Rays suddenly humming toward a September song

A sweep of the Marlins in Citrus Series is small potatoes given the schedule ahead of them.
Tampa Bay Rays first baseman Jesus Aguilar (21), right, celebrates his eighth inning solo homer with Tampa Bay Rays right fielder Avisail Garcia (24) Sunday. CHRIS URSO   |   Times CHRIS URSO   |   Times  |  Tampa Bay Times CHRIS URSO   |   Times
Tampa Bay Rays first baseman Jesus Aguilar (21), right, celebrates his eighth inning solo homer with Tampa Bay Rays right fielder Avisail Garcia (24) Sunday. CHRIS URSO | Times CHRIS URSO | Times | Tampa Bay TimesCHRIS URSO | Times
Published August 4

ST. PETERSBURG — And so another season of Citrus Series has come and gone. The Rays beat the Marlins 7-2 on Sunday for the 4-0 season sweep before 14,000 and change at Tropicana Field, including Miami co-owner and CEO Derek Jeter.

If only it was Loser Leaves the State.

And now back to the state of the Rays. Make it six wins in a row and seven of the last eight for Kevin Cash and his team, which kept right on sweeping after sweeping the Red Sox at Fenway. Sunday featured timely hitting, production up and down the lineup and a strong showing by a Rays bullpen that had been in a funk.

MORE RAYS: Tampa Bay completes sweep of Marlins with 7-2 win

The timing could not be better. Looks are deceiving, but this might be the most important stretch of this Rays season. It could feed into a righteous September, a playoff chase, just the kind of song we could use after all this Rays-to-Montreal funeral dirge. It could be special.

“It could be,” Cash said. “It will be.”

Here’s the ticket: Sunday’s win over the Marlins was the second of 21 straight games Tampa Bay will play against teams with losing records, four of them in last place. The next three weeks of baseball are against the Blue Jays, Tigers, Mariners, Padres and Orioles. Entering Sunday’s play, those clubs were a combined 128 games under 500.

Here’s the opening for the Rays, who are 35-12 against sub-.500 teams this season. They improved to 65-48 on Sunday. If they can make hay the next three weeks, they could be 20 to 22 games over .500, in prime position, before they play in Houston late in the month.

Consider their rivals in the wild-card race. Over the next three weeks, the Indians play 13 games against teams with winning records, the Twins play 12, the A’s play 11 and the Red Sox play five.

This is where you make your move or solidify it. This is where you lay down tracks that say this is your season. It’s up to the Rays.

I have no idea how Cash’s team will do that. Charlie Morton is their ace. They are battling injuries. They might get Blake Snell back in September. They might not get Tyler Glasnow back at all. These Rays make mistakes on the base paths and in the field. The Rays use so many gimmicks, maybe too many. Then the bullpen began imploding in the beginning of July. The bats went silent.

But here they are, in position, somehow, some way.

MORE RAYS: How the team pulled off four trades in the final minutes before the deadline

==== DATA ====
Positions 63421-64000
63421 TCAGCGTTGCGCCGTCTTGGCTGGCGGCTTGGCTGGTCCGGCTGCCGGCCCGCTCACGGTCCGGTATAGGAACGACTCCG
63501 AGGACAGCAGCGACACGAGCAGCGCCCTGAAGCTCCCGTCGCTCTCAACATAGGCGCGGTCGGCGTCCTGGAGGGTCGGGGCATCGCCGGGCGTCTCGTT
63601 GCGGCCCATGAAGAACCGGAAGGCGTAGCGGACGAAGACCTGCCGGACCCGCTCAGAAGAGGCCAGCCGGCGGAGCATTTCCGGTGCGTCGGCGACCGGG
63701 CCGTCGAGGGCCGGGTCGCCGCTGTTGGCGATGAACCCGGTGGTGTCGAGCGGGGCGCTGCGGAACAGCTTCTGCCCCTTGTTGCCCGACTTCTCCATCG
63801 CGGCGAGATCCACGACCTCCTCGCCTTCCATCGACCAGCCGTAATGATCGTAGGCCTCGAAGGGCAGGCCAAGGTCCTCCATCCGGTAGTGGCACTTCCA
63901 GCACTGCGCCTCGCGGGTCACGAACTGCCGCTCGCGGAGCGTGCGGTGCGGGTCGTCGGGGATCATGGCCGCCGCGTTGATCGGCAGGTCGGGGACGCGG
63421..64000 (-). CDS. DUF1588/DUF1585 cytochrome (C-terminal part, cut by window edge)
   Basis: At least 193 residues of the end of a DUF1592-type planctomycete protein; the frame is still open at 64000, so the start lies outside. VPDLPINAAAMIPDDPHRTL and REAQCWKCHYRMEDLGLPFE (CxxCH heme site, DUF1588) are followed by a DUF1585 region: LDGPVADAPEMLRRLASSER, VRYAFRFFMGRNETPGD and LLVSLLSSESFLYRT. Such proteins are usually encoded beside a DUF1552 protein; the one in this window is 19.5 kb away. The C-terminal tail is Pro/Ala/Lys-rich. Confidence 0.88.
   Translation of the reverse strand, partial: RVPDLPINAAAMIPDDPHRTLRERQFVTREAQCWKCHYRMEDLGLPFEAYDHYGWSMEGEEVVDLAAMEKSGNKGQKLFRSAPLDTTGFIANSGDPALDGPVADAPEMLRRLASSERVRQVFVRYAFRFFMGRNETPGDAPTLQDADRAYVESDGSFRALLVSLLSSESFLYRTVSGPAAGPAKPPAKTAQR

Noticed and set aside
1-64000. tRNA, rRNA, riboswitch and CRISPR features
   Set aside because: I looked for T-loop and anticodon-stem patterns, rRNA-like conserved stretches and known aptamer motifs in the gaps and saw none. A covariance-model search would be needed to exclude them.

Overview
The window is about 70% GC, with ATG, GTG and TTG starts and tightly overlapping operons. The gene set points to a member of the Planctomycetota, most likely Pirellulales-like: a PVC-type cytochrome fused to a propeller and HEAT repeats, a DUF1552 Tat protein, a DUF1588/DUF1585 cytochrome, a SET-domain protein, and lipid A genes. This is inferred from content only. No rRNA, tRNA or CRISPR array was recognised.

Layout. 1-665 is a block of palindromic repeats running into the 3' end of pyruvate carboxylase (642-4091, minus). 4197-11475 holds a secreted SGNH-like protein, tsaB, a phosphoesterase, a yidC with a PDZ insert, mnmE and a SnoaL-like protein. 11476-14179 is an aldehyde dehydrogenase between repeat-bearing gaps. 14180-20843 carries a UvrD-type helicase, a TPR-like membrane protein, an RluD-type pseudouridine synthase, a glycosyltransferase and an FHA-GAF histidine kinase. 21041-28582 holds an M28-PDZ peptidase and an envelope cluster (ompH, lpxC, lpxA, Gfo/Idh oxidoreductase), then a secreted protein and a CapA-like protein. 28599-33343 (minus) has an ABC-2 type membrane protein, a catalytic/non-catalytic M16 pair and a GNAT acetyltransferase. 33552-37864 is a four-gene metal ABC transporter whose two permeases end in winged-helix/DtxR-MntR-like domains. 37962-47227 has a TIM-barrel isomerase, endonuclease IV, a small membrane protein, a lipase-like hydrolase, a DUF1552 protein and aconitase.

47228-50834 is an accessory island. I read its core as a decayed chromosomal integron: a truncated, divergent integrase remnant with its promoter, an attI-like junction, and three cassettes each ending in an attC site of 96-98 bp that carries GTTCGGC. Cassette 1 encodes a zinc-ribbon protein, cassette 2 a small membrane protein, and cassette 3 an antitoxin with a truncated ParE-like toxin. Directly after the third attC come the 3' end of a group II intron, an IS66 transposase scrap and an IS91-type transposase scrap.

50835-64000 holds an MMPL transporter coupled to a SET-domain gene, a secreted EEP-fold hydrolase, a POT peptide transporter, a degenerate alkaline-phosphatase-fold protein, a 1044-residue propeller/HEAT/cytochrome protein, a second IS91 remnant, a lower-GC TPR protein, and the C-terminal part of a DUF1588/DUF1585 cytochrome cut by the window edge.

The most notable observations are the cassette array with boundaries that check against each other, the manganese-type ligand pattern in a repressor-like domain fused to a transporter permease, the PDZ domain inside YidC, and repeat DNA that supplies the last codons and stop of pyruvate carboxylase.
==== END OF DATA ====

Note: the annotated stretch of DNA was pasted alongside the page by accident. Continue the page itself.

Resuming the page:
How?

“That’s for you guys to figure out, Cash said with a smile. “I think we already have that sense. Now it’s just a matter of going and getting it done. The guys believe in each other at a really high level.

It paid off Sunday. With a little of this and a little of that, the Rays string together a win and hung the Marlins out to dry. Avisail Garcia had two hits and two RBIs. Mike Brousseau had three hits, including a home run, and two RBIs. Jesus Aguilar had two hits, including his first Rays homer, and two RBIs. Mike Zunino, whose bat has finally emerged from a deep sleep, also homered.

Rays first baseman Jesus Aguilar (21) connects for a single in the seventh inning against the Miami Marlins Sunday. The newly-acquired slugger will be counted on to spark a postseason run for Tampa Bay. CHRIS URSO   |   Times CHRIS URSO   |   Times  |  Tampa Bay Times
Rays first baseman Jesus Aguilar (21) connects for a single in the seventh inning against the Miami Marlins Sunday. The newly-acquired slugger will be counted on to spark a postseason run for Tampa Bay. CHRIS URSO | Times CHRIS URSO | Times | Tampa Bay Times

Throw in good work from the pen, which came to the rescue after starter Yonny Chirinos left after five innings with right middle finger inflammation.

It added up 65-48.

“There were a lot of teams that would have traded places with us, 10, 12 games over .500, even when we went through that lull,” Zunino said.

“When our offense is producing like that, when our pitching is the way it’s been most of the year, we’re a tough team to beat,” Brousseau said.

The next three weeks are about reminding the American League and all of baseball of that fact. Don’t know how the Rays will do it, with openers, with closers, with singles or homers, but the task is at hand. There’s no getting around it. This is the opening, these next three weeks, beginning with Toronto tonight at the Trop.

This might be a good time to become a good home team again before heading west to Seattle and San Diego.

“I’m definitely not underestimating anyone,” Cash said. “We’ve gone on the West Coast and Seattle has given us fits. We’ve got to play good baseball there. But I don’t want to get too far out in front of what we have to accomplish against Toronto. If we play our style of baseball, we should come out, in the next couple of weeks, in a good spot.”

“We can’t take our feet off the gas at any time,” Zunino said.

September baseball, playoff baseball, reads the road sign.

Contact Martin Fennelly at mfennelly@tampabay.com or (813) 731-8029. Follow @mjfennelly

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